Personal Computer News27th October 1983
Published in Personal Computer News #034
Some companies make the mistake of trying to put an exact replica of a sport or a game onto a micro, which often can't be done. The more successful ones I've seen are programs which accept the micro's limits and produce scaled-down versions. These frequently turn out to be great fun to play, and Pool is in this class.
The name of the game is aiming, of course, and sinking the pool balls into the pockets. The game offers one-player and two-player options.
The scaling down means that you have just six coloured balls on the table at the start of each frame, three red at 10 points and three blue at 20 points.
After a few bars from The Sting you're ready to play. You aim by moving a small white triangular market round the edges of the table, this being your sight and the direction in which the cue ball will travel. The marker is moved clockwise with the 'S' key and anticlockwise with the 'A' key.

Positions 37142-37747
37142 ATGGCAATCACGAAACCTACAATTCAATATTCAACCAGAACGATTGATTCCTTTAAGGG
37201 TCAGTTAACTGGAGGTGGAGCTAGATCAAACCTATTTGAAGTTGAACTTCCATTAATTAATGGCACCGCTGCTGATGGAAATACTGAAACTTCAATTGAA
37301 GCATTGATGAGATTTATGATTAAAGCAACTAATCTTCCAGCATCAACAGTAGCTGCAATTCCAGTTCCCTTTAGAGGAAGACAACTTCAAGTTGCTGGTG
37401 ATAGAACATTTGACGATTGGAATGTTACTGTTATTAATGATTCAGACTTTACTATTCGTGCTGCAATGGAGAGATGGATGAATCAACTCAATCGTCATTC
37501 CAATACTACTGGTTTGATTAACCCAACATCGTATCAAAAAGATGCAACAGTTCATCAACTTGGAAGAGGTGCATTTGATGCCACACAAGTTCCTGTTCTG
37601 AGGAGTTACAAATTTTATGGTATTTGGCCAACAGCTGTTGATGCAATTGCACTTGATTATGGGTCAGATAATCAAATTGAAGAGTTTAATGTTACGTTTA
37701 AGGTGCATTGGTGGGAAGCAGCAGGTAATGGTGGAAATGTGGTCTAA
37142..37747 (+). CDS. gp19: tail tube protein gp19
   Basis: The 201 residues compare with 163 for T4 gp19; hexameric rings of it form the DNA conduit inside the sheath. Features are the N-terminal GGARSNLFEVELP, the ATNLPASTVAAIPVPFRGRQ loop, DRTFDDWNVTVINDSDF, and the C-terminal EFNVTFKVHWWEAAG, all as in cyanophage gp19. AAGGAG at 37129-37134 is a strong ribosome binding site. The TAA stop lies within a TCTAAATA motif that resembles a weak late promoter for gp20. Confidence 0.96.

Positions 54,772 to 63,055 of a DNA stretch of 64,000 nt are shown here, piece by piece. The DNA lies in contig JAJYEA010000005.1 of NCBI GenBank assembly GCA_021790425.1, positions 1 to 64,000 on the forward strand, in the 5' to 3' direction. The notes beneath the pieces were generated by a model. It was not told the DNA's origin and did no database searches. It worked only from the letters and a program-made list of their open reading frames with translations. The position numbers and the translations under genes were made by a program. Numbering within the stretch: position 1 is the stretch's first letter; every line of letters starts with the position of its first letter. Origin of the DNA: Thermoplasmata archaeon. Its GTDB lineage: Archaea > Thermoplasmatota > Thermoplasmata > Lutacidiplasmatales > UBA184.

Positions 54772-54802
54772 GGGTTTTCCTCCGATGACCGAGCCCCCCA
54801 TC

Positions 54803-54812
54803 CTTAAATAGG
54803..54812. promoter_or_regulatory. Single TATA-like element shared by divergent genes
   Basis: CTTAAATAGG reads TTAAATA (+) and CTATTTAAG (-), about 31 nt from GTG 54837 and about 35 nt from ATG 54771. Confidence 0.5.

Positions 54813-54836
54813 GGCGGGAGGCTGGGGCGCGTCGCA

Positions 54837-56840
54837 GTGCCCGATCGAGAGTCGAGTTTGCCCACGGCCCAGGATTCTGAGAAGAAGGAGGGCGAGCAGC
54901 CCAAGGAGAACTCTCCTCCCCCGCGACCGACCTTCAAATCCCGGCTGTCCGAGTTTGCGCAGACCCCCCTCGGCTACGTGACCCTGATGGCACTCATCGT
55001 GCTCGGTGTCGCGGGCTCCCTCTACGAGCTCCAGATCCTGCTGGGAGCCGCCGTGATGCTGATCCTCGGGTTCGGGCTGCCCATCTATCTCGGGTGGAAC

Once you're happy with the sighting you can then set the strength of the shot from one to five using the 'L' key. With everything ready you make the shot using ENTER, and of course you miss the pot and the balls click and bounce.
The format of the game is simple in that you have three cue balls and three shots per ball - unless you sink a colour, when you have three more shots. Pot all six colours and you move on to the next frame. Each ball potted scores the value of the ball multiplied by the frame number multiplied by the shots remaining.
Most important, though, is the accuracy and entertainment value of the game, and these seem to be first class. Apart from the odd loss of colour while the balls are moving or passing close to one another, the result of each shot is just what you might expect from the real thing, i.e. in my case disastrous. They bounce off each other or off the cushions at realistic angles, each time accompanied by the appropriate click or bump, and the whole game has a satisfying authentic feel about it. Each ball potted is stored in a box at the foot of the screen, and there's a high-score record at the top along with the current score.
It may not turn you into a Paul Newman or Steve Davis, but although it's simple Pool is well done and good fun, the kind of game I wanted to continue playing.